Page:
The little girl, who reportedly suffered violent se-ual abuse from her father, is now an adult. Her life has drastically changed. In 1990, HBO aired a documentary, which went viral across the globe, called “Child of Rage.” The documentary focused on a young girl named Beth, who developed psychopathic behavior as a result of horrific abuse as a baby. The little girl was violently se-ually abused by her father until she was about 19 months old. Her mother died when she was a baby, leaving her and her infant brother in her father’s care.
Beth and her brother were later taken out of their father’s care and adopted into a new family. Their new parents, Tim and Julie, knew something was not quite right with their daughter at a young age. At one point, she began killing baby birds and her parents became concerned. Eventually, Beth’s parents realized she was deeply disturbed. She exhibited bizarre se-ual behavior at a young age and had an interest in death and violence. Beth’s brother, Jonathan, showed similar behavior, but to a lesser degree. Tim and Julie reached out to the adoption agency to see if they knew anything that may have led to the children’s behavior, but the agency was unable to give them any information due to confidentiality laws.
After doing some digging themselves, Tim and Julie found out that both children had been badly abused by their father. The family’s story, focusing on Beth, was the subject of “Child of Rage.” In the documentary, Beth is shown calm telling her therapist, Dr. Ken Magid, that she enjoys molesting her brother and killing baby birds. She even told the therapist that she dreamed about murdering her parents and little brother. Tim and Julie said in the documentary that no matter what they did or how many times they spoke to Beth, she continued to tell them that she wanted to kill them. At one point, Beth slammed her brother’s head into concrete in an attempt to kill him. Fortunately, he survived.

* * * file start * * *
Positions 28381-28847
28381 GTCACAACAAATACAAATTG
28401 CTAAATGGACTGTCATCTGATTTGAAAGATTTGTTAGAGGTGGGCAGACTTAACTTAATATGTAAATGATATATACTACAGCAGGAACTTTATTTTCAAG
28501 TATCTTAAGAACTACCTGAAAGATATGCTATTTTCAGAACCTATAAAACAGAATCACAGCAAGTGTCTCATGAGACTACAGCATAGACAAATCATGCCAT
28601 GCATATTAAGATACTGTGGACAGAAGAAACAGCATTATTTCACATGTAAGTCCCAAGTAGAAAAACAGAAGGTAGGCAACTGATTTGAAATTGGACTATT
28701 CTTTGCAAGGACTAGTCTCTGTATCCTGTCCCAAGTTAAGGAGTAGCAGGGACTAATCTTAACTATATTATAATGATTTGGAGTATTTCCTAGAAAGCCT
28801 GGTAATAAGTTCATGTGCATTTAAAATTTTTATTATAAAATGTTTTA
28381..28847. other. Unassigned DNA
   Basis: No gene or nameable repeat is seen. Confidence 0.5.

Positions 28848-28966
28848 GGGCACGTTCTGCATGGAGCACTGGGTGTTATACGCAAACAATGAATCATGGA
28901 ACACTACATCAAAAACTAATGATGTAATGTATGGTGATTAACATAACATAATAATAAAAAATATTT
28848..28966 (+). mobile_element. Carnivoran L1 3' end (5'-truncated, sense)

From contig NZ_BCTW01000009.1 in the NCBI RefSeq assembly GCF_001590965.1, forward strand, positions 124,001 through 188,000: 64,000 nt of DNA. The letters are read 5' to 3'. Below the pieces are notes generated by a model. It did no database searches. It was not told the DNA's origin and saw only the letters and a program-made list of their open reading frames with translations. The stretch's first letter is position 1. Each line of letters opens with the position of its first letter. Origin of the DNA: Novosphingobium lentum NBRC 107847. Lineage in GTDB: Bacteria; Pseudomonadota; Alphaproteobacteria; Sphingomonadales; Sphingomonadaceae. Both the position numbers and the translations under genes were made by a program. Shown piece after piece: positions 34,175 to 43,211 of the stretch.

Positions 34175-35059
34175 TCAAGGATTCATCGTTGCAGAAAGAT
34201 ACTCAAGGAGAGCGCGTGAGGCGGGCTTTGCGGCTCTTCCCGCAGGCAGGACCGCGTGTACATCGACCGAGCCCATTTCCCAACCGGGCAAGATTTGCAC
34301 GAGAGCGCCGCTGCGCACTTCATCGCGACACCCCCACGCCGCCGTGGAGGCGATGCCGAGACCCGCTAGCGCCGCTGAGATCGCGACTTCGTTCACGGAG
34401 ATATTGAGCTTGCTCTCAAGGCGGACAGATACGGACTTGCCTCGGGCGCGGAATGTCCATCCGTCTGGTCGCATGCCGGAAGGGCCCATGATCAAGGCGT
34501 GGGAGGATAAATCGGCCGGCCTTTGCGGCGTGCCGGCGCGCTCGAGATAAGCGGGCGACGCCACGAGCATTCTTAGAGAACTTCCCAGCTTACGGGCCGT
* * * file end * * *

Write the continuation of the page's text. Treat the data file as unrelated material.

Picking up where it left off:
Beth was eventually diagnosed with a severe case of reactive attachment disorder, a psychological condition caused by extreme physical or emotional abuse. The disorder prevents children from being able to connect with others. The child then went through training for intensive behavior modification in hopes she would develop empathy for others and end her psychopathic behaviour. Now, she is a healthy, mentally stable adult. She is now a registered nurse at a hospital, where she works in the neonatal unit. Beth has written a book about her experience titled, “More Than a Thread of Hope.”